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System Center Virtual Machine Manager uses the concept of a library to host resources that can be used in the creation of VMs. A library is created by default when you install VMM. And for smaller organizations, this default library will probably be sufficient. In the case of larger organizations, however, the VMM library might warrant some additional planning.
Default library restrictions
When planning for a VMM library, the first thing you need to know is the default library uses a permanent configuration. The default library can't be removed, nor can it be moved to another location. Therefore, it's important to plan for the default library location before you install VMM. The location you choose should be viable for long-term use.
If VMM is already installed, and the library is in an undesirable location, you do have options. While you can't relocate the existing library, you can create a new library and relocate the library contents from the old library to the new library. Although you can't remove the default library, you can opt not to use it.
Library planning considerations
Whether it's the default library or an extra library, there are a few key things you should consider. First, consider the available connectivity between the library, the VMM servers and the Hyper-V hosts that will be using the library. Remember, the library resources are used in the creation of new VMs. As such, the speed with which the library can be accessed has a direct impact on the efficiency with which new VMs can be created. A single ISO file might be several gigabytes in size, and it can take a long time to transfer the file from the library server to a Hyper-V host if the library server is connected using a slow link.
Another important consideration is the VMM library server's storage architecture. The library share isn't used for running VMs or for super-frequent file transfers, so the library probably isn't going to need the same level of storage performance as a typical Hyper-V host. Even so, the underlying storage should at least be able to keep pace with the demand for VM creation.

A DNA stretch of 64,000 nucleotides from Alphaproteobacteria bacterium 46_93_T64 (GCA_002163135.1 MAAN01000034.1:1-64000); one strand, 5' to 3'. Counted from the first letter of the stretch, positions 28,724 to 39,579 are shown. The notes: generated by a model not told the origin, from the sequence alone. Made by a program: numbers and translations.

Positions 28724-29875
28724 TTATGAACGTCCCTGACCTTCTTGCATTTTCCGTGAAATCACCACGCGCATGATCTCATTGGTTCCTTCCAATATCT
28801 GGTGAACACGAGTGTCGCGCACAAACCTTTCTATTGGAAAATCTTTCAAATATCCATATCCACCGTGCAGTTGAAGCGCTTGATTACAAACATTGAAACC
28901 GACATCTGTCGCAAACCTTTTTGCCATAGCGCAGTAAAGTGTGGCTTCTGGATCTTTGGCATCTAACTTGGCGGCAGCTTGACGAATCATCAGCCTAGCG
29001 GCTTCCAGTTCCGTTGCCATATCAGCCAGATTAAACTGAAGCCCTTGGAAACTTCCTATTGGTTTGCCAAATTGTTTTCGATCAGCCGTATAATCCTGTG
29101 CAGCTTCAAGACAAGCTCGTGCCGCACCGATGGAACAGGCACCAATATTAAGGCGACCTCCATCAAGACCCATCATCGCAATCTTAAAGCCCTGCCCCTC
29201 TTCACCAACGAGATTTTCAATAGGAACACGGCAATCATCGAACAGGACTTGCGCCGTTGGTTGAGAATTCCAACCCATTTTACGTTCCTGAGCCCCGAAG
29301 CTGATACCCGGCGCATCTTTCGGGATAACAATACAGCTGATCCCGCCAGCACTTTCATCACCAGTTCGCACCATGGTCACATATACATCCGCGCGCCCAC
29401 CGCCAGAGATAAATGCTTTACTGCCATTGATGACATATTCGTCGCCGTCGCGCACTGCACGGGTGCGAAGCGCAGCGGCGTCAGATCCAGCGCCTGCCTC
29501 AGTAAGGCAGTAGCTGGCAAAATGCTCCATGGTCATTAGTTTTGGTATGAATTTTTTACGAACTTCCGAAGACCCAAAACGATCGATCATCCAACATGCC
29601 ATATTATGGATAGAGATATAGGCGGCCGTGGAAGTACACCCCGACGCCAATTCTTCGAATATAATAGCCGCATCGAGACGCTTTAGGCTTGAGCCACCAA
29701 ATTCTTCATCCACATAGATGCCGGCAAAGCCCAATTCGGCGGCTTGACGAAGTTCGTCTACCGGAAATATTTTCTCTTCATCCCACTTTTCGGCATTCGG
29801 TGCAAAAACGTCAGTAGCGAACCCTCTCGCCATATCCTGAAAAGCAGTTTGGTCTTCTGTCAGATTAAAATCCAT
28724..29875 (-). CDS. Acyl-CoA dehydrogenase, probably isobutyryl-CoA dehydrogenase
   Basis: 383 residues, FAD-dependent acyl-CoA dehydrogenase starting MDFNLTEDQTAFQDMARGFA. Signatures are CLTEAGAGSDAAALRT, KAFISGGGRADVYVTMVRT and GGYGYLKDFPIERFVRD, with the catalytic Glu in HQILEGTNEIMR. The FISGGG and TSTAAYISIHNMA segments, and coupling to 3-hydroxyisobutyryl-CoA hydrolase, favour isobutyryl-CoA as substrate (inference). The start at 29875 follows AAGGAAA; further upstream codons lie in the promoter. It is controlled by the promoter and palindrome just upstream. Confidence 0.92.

Ultimately, of course, the level of performance required will depend heavily on the frequency with which VMs are created -- especially if multiple VMs are being created simultaneously -- and the amount of time admins are willing to spend waiting for the VM creation process to complete.
Performance isn't the only consideration that should be taken into account with regard to the library server's storage. Capacity is also a concern. Depending on how a VMM library is used, its storage capacity can be exhausted surprisingly quickly. For example, a library share used to store OS and application installation media in ISO format can easily consume several terabytes of space.
Many organizations have experienced great success with storing VMM library shares on a storage area network (SAN). A SAN can provide high-speed connectivity to VMM, plenty of capacity and can even be configured for redundancy. If you place the library on a SAN, use the same SAN as the Hyper-V hosts that will be using the library to achieve the best performance.
Regardless of where you choose to store a library share, it's important to use a supported file system. VMM is relatively flexible when it comes to the library share's file system, but there's one big exception. If you use Windows Services for Unix, the Network File System case control option can't be set to ignore.
Finally, if you need multiple library servers, try matching the library architecture to the way the libraries will be used. For example, you might use library groups to associate library servers with specific host groups. Similarly, you might consider distributing library servers in a way that allows a library to reside in each branch office. That way, VMs can be created in the branch office without having to pull library resources across a WAN connection.
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